(Dec. 16, 2009)--In 2008, the UTSA College of Liberal Arts began offering a bachelor's degree in Women's Studies and this weekend the college will mark a milestone with the first graduate from the program.
Sarah Montoya, a 22-year-old Corpus Christi native, is graduating Cum Laude with a grade point average of 3.5, and will participate in the Friday, Dec. 18 ceremonies at 6:30 p.m. for the College of Liberal and Fine Arts and the College of Public Policy.
In 2008, Montoya was majoring in English and minoring in Women's Studies as her original graduation date drew closer. With the new major in Women's Studies now being offered, Montoya decided to stay an extra semester to complete the course requirements and earn two bachelor's degrees, one in English, the other in Women's Studies.
"I think that was really important for me to do because I think that's where my future is, and Women's Studies is kind of a vocation," said Montoya. "A commitment to feminism is a political and activist commitment that is going to take up a huge part of your life."
As a Women's Studies major, Montoya spent much of her time away from school working with social justice organizations and events in San Antonio such as the Esperanza Peace and Justice Center, the San Antonio Free Speech Coalition and the International Women's Day March.
While pursuing her double major, Montoya was fortunate to take classes, then later serve as an intern and undergraduate research assistant for Women's Studies Institute Executive Director Sonia Saldivar-Hull.
"Sarah was one of the best undergraduates I have had the privilege of teaching at UTSA," said Saldivar-Hull. "I have no doubt that she will continue her exceptional academic career and earn her PhD in Women's Studies. I look forward to someday working with her as a colleague."
Additionally, as an Honors College graduate, Montoya wrote a thesis on Latina children's literature and focused on social scripts and behavioral models. Two of the experts she consulted were Hull and Ben Olguin, UTSA Associate Professor of English.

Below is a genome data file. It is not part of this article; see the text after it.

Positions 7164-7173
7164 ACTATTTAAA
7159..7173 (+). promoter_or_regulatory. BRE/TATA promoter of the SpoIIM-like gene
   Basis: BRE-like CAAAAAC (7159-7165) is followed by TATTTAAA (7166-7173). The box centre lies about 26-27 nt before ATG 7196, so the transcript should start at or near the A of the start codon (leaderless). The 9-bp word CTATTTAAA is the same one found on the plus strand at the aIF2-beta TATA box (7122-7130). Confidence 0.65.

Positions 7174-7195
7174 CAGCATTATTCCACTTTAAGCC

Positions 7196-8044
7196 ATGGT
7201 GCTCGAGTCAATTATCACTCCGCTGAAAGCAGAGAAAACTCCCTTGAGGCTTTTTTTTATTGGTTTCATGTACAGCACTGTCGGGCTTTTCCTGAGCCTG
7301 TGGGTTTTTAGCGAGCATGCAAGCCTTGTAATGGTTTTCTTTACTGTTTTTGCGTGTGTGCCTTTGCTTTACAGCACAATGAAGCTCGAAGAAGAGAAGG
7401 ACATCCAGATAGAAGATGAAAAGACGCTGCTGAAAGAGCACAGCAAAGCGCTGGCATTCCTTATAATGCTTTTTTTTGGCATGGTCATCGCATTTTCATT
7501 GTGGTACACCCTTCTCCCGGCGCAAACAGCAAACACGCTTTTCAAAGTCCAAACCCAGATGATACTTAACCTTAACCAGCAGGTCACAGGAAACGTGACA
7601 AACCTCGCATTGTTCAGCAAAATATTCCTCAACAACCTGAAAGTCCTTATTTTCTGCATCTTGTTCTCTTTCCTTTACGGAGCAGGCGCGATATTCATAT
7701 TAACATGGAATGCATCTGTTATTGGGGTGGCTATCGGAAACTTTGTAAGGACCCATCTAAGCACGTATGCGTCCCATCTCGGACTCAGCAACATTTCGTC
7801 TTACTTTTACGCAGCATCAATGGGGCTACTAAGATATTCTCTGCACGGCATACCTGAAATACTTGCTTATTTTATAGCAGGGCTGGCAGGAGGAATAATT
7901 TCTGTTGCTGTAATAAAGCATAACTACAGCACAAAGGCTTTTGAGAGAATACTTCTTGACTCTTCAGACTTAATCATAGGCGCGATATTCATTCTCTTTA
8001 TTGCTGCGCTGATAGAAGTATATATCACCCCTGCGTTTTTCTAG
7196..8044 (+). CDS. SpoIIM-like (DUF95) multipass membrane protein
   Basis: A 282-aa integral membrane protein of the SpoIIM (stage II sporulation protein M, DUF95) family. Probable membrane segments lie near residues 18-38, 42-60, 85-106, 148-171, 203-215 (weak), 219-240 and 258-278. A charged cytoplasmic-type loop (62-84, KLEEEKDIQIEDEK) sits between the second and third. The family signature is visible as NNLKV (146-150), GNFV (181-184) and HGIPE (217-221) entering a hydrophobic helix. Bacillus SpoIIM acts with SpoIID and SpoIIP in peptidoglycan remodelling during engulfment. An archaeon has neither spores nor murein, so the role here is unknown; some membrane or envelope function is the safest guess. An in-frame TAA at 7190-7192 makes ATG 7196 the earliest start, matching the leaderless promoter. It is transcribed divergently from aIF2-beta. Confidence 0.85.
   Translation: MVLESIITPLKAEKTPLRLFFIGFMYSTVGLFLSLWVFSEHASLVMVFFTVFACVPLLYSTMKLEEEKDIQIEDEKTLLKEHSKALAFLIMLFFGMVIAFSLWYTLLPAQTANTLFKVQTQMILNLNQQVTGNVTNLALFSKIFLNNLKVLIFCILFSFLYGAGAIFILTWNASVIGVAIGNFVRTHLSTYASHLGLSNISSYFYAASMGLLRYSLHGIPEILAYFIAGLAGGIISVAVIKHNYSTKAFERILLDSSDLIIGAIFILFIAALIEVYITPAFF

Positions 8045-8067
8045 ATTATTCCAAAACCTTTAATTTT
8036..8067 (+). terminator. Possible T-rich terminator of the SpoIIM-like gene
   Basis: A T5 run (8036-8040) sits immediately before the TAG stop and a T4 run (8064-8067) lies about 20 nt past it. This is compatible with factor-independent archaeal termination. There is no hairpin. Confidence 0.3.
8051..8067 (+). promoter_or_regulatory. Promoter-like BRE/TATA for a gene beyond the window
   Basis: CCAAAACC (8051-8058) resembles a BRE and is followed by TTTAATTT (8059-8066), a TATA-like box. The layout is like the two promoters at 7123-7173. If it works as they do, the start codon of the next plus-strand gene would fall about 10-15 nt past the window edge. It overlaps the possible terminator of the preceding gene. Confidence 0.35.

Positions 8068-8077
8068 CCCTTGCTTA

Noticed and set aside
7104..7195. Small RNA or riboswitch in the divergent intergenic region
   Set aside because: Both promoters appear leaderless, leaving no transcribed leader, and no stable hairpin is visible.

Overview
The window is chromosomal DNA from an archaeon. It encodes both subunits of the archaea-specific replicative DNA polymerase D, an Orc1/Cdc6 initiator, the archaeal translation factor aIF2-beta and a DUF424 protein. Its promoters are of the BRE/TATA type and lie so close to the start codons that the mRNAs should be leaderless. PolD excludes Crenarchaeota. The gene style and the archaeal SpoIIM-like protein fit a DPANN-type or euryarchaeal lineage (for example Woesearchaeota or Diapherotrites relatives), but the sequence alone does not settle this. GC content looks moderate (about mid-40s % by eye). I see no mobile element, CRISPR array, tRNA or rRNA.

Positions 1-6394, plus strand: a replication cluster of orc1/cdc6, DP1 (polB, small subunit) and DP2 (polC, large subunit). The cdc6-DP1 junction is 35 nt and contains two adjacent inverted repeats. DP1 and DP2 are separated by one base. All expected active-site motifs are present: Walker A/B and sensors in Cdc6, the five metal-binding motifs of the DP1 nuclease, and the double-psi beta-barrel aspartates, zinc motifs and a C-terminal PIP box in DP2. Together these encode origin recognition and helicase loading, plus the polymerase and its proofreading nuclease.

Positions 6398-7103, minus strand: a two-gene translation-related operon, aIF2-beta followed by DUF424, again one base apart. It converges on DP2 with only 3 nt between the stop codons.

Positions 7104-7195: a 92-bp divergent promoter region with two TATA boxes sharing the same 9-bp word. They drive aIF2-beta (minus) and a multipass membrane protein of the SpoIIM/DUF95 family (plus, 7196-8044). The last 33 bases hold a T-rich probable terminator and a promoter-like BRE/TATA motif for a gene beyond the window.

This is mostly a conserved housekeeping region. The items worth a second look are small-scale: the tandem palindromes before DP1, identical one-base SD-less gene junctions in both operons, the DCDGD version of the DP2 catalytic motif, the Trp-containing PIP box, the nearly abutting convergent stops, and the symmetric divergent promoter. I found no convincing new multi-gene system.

"Sarah is a theoretically sophisticated student scholar who is engaged with her historical moment as an activist, said Olguin. "She's an organic intellectual who dialectically draws upon her community's needs to shape her academic work, and uses her academic work to impact her community and society at large."
The first in her family to graduate from a university, Montoya looks to pursue a master's degree at UTSA, then travel outside San Antonio to pursue a doctoral degree in Women's Studies at one of the 14 universities in the country that offers a doctoral in the discipline.
District 8 Councilman Ron Nirenberg and State Sen. José Menéndez host a Cultural Conversations event at the UTSA Institute of Texan Cultures to talk about issues of intolerance and ways to unify the community.
UTSA Institute of Texan Cultures
Known for her unique ability to make sophisticated numbers reveal simple truths, Talithia Williams explores how big data can be used to make smart decisions in education, business, and everyday situations.
Main Building Auditorium, MB 0.104, Main Campus
The UTSA International Conference on Aging inthe Americas seeks to address the important context in understanding how characteristics of physical, social and economic environments give rise to disparities in Latino health in older adults.
UTSA Downtown Campus, Durango Bldg. Southwest Room (DB 1.124)
UTSA Mexico Center director Dr. Harriett Romo and program coordinator Olivia Mogollon, along with U.S. and Mexican scholars discuss migration between Mexico and the U.S. during this panel presentation.
UTSA Institute of Texan Cultures
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